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Lennon in longhand

John Lennon is one of those people — with a cultural imprint so deep and luminous, and a fan-following so crazed that every throwaway bit of his life, every scrap of his body and mind is endlessly fascinating and valuable.

Everyone’s curious about Lennon
In 2007, a lock of his hair was sold for $48,000. So, there is little doubt that every word that he ever scrawled on a piece of paper would be a much-prized collectible. The quality or the literary value of his words have no bearing on the matter. As Hunter Davies, the British author-journalist, who wrote the earliest and perhaps most definitive of The Beatles’ biographies, writes in the introduction to this compilation of Lennon’s letters, notes and scribbles, “Even if the contents are not new or earth-shattering, readers will be interested to see what he wrote, to whom and how he illustrated those letters.”


A postcard to Ringo from India in 1968 

Lennon would’ve loved Twitter. Oh yes, he would. Davies writes, “The reaction of John Lennon to most things, whether joy or anger, fear or loathing, fun or fury, was to write it down. He responded with words, not just music.” Lennon’s lunatic need to express every rushing thought in his brain without pause or consideration and a total lack of self-editing is just perfect for the churning lather of brain-barf that is the twitter-verse. Only John Lennon is John Lennon, and even his brain-barf is touched by genius… sometimes.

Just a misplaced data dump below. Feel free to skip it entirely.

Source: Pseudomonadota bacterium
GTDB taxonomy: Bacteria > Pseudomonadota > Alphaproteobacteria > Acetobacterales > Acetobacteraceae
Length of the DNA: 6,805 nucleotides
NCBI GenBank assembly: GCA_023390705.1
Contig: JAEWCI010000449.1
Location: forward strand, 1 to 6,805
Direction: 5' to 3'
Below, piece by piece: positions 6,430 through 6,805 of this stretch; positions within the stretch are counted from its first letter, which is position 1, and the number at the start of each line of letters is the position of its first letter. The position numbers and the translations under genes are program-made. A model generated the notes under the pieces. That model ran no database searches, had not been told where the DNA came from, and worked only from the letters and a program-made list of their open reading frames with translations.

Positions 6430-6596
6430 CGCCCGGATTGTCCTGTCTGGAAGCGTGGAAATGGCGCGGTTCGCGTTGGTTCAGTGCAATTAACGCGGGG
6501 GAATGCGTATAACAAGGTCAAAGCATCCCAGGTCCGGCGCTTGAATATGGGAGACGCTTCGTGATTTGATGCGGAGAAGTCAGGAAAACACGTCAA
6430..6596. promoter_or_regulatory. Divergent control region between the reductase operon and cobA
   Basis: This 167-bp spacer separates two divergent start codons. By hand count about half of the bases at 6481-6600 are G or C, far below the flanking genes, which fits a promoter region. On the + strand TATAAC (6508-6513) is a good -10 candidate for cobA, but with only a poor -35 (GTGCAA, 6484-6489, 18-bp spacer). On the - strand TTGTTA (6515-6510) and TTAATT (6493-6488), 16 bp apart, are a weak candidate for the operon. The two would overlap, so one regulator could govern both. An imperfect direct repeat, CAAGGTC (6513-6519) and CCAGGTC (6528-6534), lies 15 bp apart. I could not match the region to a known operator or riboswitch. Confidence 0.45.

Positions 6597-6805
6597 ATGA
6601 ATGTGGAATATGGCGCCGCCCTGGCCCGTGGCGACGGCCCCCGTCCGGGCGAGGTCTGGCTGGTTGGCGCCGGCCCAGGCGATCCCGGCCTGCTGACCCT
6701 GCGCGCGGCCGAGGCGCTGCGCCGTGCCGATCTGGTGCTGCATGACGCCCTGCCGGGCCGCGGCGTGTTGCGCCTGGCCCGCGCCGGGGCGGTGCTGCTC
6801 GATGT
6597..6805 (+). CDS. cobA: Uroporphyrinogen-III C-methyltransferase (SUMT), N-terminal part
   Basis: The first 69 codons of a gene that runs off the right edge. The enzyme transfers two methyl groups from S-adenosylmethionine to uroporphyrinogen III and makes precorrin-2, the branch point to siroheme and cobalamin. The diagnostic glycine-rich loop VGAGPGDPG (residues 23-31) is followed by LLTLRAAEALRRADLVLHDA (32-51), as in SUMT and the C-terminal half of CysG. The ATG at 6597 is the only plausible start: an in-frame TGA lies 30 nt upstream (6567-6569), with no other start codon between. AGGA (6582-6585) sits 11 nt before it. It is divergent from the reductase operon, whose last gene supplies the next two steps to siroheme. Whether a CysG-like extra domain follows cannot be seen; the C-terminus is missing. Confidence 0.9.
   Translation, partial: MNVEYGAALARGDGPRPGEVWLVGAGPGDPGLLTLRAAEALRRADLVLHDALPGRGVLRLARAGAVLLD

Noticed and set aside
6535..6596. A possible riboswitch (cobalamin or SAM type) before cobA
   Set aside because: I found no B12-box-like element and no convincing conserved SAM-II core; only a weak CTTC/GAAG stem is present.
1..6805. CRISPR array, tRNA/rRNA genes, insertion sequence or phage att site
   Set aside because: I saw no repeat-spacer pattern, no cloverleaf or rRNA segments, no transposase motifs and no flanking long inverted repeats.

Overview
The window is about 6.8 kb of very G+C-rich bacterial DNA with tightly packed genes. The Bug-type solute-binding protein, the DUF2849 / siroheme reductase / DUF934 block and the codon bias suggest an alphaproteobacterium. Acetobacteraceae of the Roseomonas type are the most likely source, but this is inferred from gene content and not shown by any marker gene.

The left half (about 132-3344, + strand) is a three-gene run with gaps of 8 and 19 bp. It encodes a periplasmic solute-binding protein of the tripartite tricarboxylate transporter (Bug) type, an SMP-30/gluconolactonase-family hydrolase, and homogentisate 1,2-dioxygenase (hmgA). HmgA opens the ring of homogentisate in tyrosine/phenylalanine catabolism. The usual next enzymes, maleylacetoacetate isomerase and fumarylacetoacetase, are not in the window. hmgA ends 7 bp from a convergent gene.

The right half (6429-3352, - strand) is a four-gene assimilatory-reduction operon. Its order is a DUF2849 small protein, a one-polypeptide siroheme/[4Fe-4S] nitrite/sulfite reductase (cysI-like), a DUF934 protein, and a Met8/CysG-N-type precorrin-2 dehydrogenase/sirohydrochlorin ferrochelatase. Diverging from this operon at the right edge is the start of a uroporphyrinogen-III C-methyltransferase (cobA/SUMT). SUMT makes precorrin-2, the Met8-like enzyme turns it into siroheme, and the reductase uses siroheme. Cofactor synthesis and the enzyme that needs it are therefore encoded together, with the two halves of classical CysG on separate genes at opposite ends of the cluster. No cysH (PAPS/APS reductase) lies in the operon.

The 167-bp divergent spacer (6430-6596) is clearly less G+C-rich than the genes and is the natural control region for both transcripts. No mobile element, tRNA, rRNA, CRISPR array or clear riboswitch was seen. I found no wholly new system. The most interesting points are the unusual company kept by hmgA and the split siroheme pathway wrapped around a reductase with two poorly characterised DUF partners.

A curious self-portrait of Lennon on a six-fingered hand

Lennon’s Howl
Lennon began writing much before he began writing songs. He wrote and illustrated a homemade newspaper called Daily Howl when he was just 12. It’s a delightfully funny send-up of newspaper stories and comics of that time with some memorable doodles to boot. By the age of 18, Lennon was very much in love. And with hormones coursing through his veins, his writing turns into stream of consciousness mush. This from a love-letter he wrote to his then girlfriend and later, ex-wife, Cynthia Powell: “I love you, I love you I love you I love you I love u I lllllove U I love you LIKE MAD I do I do love you YES YES YES”. He goes on in this vein for the rest of the letter.


The Beatles singer, songwriter and guitarist John Lennon photographed in June 1966, playing the harmonica, his guitar rested on his knee. PIC COURTESY/Keystone Features/Getty Images

It’s almost a stylistic pre-cursor to the song that sent a whole generation of teenage girls into conniptions. When Lennon and McCartney crooned “She loves you, yeah, yeah, yeah” girls in the audience screamed and threw candy at them and then fainted. For those who worship at the altar of The Beatles and disparage modern teen idols like Justin Bieber, a good exercise in perspective would be to compare the lyrics of She Loves You or I Wanna Hold Your Hands to Bieber’s breakthrough single, Baby.


A letter to Cynthia for Christmas in 1958

Qualitatively, there’s not much difference. Yes, of course, Lennon and McCartney evolved to write infinitely more elevated lyrics in their later albums. But the songs that fuelled Beatle-mania were the same mix of banal mush and repetitive chorus that make Beliebers (Bieber fans) delirious.

Word clay